Written by on September 11, 2011

The Tragedy of Arthur, by Arthur Phillips

I was afraid this one would be too gimmicky for me, when I read that Phillips had used the trendoid ploy of creating a main character named Arthur Phillips, who is also an author. But the plot sucked me in enough that I stopped caring where Arthur Phillips the author left off and Arthur Phillips the character began. Phillips has created a triangle: Arthur Phillips the character, his twin sister Dana, and their shady father, who’s in and out of prison for forgery and other petty crimes. Dana and her father are Shakespeare fanatics; Arthur is not, so he spends his youth as odd man out, excluded from their William Shakespeare admiration society. Arthur’s bard fatigue made me identify with him: I often get restless watching the tragedies. I know everyone’s going to wind up dead, could we just wrap it up and get on with our lives?

But the balance between the three characters changes in the second half of the book. Arthur’s father entrusts him with what he claims to be the only copy of an unknown play by Shakespeare. Heartbreakingly, Arthur finally feels like he’s earned his father’s love, since the elder Phillips trusts him to use his connections as a writer to get it published. But knowing his father as he does, Arthur begins to wonder if he’s being had: certain passages sound like they could have been written by his dad, and there’s a character with the same name as the family dog. He’s in an impossible situation. If he abandons the project, he’ll alienate his sister and deny his family a good deal of money. If he goes through with it, and it IS a fraud, he’ll trash his own literary reputation. This dilemma keeps the plot moving — until you’re faced with reading the supposed play, to which the first 250 pages of the story are just an introduction. The play, heavily footnoted by Arthur and by numerous Shakespeare scholars was, at least for me, a long slog. But after the build-up, there was no way I could skip reading it. Probably readers who love Shakespeare would find this part of the book more engaging than I did.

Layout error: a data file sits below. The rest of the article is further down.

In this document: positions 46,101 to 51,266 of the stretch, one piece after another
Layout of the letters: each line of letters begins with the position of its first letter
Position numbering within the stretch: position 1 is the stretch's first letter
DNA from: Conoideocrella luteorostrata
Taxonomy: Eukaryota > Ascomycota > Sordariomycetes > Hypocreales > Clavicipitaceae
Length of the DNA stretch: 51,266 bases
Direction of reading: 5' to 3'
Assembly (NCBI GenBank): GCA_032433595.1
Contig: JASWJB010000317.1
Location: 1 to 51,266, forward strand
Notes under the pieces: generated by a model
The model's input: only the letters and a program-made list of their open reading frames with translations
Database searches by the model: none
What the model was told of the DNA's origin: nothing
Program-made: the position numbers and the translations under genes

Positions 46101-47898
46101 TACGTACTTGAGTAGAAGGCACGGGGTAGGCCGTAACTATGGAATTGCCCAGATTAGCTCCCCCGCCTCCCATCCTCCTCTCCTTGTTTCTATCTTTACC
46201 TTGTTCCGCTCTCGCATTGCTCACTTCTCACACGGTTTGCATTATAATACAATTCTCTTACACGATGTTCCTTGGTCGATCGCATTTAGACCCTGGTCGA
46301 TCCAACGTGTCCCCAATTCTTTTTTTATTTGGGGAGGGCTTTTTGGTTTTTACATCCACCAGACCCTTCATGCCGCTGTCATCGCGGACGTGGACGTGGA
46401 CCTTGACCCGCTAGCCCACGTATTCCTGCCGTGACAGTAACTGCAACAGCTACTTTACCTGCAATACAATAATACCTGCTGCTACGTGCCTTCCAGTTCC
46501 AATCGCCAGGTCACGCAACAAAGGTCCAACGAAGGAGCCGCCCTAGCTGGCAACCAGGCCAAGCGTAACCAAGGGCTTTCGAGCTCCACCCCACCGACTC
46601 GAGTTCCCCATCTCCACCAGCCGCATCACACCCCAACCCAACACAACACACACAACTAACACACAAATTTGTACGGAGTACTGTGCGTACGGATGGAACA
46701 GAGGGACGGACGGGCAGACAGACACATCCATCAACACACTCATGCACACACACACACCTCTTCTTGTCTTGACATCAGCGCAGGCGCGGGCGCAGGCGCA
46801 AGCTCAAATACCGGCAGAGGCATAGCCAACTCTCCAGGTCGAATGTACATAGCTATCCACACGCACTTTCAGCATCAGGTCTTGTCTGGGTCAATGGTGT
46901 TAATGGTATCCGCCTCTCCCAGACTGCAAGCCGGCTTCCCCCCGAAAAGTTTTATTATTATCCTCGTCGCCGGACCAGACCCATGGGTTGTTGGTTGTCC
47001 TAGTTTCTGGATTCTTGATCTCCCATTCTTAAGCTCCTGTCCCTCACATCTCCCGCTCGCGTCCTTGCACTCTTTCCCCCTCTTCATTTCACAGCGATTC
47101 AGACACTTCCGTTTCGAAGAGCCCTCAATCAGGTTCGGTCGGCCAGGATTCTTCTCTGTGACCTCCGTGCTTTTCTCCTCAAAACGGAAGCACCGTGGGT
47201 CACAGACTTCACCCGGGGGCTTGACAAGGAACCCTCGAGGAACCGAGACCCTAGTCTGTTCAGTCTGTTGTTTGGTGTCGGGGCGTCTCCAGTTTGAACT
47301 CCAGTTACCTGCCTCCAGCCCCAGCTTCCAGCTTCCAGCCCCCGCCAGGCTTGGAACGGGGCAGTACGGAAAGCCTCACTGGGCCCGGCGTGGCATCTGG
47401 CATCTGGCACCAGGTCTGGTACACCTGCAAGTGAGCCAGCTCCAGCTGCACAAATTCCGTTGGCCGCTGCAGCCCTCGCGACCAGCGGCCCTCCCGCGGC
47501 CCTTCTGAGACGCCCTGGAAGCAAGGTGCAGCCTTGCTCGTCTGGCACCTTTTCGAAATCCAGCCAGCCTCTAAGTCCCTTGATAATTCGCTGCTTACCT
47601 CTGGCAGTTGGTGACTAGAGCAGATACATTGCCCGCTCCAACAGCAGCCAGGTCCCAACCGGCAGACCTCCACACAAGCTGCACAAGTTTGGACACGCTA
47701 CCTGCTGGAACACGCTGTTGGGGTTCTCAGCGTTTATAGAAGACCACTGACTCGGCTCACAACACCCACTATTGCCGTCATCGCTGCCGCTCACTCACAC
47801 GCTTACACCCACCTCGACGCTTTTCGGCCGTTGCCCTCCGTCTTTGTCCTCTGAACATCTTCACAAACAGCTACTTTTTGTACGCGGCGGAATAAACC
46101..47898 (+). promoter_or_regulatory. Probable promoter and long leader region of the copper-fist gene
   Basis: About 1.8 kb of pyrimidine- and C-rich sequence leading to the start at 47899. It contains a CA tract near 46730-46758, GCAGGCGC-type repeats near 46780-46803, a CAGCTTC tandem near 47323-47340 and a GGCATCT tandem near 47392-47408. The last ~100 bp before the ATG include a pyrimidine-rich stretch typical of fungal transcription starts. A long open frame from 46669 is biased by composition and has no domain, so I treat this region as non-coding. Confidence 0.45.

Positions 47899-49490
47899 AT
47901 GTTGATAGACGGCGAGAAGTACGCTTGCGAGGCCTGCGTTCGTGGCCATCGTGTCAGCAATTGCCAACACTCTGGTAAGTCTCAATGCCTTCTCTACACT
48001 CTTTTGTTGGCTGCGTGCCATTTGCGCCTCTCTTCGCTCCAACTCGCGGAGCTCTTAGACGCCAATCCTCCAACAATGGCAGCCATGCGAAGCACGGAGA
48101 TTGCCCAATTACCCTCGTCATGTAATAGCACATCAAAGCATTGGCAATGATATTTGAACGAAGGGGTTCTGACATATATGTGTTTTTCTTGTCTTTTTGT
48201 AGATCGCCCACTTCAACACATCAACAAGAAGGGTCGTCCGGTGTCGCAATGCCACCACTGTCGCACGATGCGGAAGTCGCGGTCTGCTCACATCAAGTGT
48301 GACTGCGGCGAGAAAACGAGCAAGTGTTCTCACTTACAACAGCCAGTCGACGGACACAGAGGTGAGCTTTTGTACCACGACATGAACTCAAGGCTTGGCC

This Amazon page has an interview with Phillips, in which he describes his friends having trouble separating his real self from his fictional one (“Wow, I didn’t realize that your father had been in prison!”)

author photo: Barbi Reed

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